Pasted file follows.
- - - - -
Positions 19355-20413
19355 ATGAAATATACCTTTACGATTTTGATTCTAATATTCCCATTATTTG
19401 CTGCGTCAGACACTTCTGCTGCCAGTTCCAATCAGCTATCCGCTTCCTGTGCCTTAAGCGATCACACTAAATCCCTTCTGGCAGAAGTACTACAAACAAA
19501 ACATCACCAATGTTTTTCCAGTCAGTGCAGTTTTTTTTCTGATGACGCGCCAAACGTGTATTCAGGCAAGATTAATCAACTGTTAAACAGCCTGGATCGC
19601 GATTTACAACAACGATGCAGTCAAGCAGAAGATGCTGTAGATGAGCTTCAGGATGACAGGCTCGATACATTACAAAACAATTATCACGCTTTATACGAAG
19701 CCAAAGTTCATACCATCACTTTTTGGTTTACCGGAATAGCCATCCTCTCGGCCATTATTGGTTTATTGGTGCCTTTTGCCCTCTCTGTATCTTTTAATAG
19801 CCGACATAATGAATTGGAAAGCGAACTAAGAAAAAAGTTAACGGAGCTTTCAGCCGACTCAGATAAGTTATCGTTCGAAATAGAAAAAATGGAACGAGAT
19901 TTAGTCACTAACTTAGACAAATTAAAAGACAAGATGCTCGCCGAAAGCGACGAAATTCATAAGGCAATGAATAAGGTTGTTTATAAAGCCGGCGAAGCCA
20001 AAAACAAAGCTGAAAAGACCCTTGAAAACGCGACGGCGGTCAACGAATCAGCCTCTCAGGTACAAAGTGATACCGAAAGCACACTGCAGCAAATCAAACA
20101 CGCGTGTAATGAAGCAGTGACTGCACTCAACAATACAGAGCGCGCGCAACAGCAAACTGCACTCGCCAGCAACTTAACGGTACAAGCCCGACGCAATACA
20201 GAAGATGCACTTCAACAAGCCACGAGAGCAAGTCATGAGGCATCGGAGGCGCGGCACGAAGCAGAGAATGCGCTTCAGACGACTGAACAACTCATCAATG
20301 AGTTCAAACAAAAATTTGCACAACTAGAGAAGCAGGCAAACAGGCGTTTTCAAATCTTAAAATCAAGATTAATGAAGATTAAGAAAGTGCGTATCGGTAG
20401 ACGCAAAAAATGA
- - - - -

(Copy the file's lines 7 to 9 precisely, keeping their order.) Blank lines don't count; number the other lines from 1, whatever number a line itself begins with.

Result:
19801 CCGACATAATGAATTGGAAAGCGAACTAAGAAAAAAGTTAACGGAGCTTTCAGCCGACTCAGATAAGTTATCGTTCGAAATAGAAAAAATGGAACGAGAT
19901 TTAGTCACTAACTTAGACAAATTAAAAGACAAGATGCTCGCCGAAAGCGACGAAATTCATAAGGCAATGAATAAGGTTGTTTATAAAGCCGGCGAAGCCA
20001 AAAACAAAGCTGAAAAGACCCTTGAAAACGCGACGGCGGTCAACGAATCAGCCTCTCAGGTACAAAGTGATACCGAAAGCACACTGCAGCAAATCAAACA